Tuesday, March 21, 2023
March 21, 2023

Linkedin Pinterest

Alcohol sales in Clark County well up since 2017

But news not all good for Washington’s distilleries

By , Columbian staff writer
success iconThis article is available exclusively to subscribers like you.

Clark County increasingly likes a cold one now and then, or so it appears from the region’s wine, beer and alcohol sales numbers.

Across the region and the state, alcohol sales have been steadily increasing over the years, with a particular bump in 2020 that coincides with the start of the pandemic. It wasn’t all good news for local producers, however.

“I would say overall alcohol sales in the state have increased since COVID, at least at the retail level, as more people decided to learn how to make cocktails at home during lockdown,” said A.J. Temple, president and head distiller at the Temple Distilling Co. in Lynnwood and secretary of the Washington Distillers Guild.

Wine, alcohol and beer sales in Vancouver have more than doubled since 2017, according to the Washington State Department of Revenue. There was $8.64 million in sales in 2017, according to the revenue department. In 2021, there was $17.96 million.

In 2017, sales for beer, wine and liquor were $2.23 million in unincorporated Clark County, according to the Washington State Department of Revenue. Battle Ground saw $171,819 in alcohol sales; Camas saw $207,427, La Center $16,093, Ridgefield $54,593, Washougal $31,976 and Yacolt $1,450.

Fast forward to 2021 — the most recent year with annual sales data available — when wine, liquor and beer sales were $2.63 million in unincorporated Clark County, $717,174 in Battle Ground, $336,302 in Camas, $17,616 in La Center, $1.41 million in Ridgefield, $121,387 in Washougal and $3,408 in Yacolt.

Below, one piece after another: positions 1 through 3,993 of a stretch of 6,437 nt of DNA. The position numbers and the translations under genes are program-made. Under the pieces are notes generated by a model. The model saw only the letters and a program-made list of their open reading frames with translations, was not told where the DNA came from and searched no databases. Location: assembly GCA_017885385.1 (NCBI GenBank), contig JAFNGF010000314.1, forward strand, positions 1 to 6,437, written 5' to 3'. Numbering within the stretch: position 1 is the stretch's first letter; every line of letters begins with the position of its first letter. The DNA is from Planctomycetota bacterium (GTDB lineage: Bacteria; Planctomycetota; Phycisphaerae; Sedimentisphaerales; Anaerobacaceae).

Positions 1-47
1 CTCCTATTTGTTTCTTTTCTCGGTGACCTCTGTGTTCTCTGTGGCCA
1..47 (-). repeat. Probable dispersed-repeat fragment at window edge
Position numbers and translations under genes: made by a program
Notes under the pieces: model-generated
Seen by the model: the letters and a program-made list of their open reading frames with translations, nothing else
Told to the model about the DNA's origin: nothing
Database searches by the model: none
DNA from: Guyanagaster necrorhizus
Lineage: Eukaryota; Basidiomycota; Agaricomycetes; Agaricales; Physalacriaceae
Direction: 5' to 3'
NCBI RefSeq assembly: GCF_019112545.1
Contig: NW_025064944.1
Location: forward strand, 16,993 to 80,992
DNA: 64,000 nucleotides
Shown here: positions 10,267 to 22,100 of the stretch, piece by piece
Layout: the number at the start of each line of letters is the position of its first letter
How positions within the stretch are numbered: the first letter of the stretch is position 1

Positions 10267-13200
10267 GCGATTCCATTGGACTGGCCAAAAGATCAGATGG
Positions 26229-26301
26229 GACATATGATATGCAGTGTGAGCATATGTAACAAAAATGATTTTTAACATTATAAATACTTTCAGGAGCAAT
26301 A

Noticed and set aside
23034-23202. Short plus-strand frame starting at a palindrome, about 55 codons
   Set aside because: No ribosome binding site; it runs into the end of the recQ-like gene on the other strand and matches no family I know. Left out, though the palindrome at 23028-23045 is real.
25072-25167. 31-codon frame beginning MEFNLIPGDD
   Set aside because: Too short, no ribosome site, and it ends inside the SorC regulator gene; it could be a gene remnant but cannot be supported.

It’s worth noting that many of these cities have undergone significant development during that time period. Clark County’s population surpassed half a million people by 2021. Ridgefield, which saw an enormous increase in alcohol sales, has particularly grown in both its population and its amenities, including the opening of the Rosauers supermarket in 2020.

Vancouver, too, has experienced a population boom since 2017, adding nearly 12,000 people during that time, according to the U.S. Census Bureau.

Statewide, the picture was much the same. There were $259.58 million in wine, beer and alcohol sales in 2017 and $404.51 million in 2021, according to the department of revenue. The most drastic increase occurred when sales rose from $301.81 million in 2019 to $351.62 million in 2020.

Top-shelf brands hit hard

This hasn’t been all sunshine for Washington-based producers.

Washington has one of the highest spirit taxes in the country and one that is percentage-based, affecting the state’s distillers that offer higher-shelf, more expensive spirits.

“We’ve seen much more growth from the major out-of-state brands, as their shelf prices are lower,” Temple told The Columbian. “The after-tax amount the consumer pays is then much lower than a local craft brand, and it makes it hard to compete.

“Normally, consumers are willing to pay more for a better product,” said Temple. “And while this behavior still exists, the leftover price sensitivity from COVID and general inflation woes over these last few years has understandably forced consumers into a position of settling for a big-box brand when things get tight.”

Sales may not have noticeably increased for local wineries, as well.

“For us, we are just now getting back to pre-pandemic levels,” said Jennifer English Wallenberg at English Estate Winery, 17806 S.E. First St. in Vancouver.

Sales at the winery were off by around 50 percent in 2020 and 2021.

In the spirits industry, ready-to-drink beverages, or canned cocktails, have increased year-over-year. Barriers like licensing, equipment and distribution make it more challenging for many of the state’s distillers, however.

With the return of tasting events and new bars opening, consumer interest in spirits has risen, Temple told The Columbian.

He noted that the state lost about 30 percent of its distilleries between 2020 and 2022, largely due to the pandemic and associated struggles.

“But we’re seeing more new applications coming up, so I would say the recovery is well underway,” said Temple.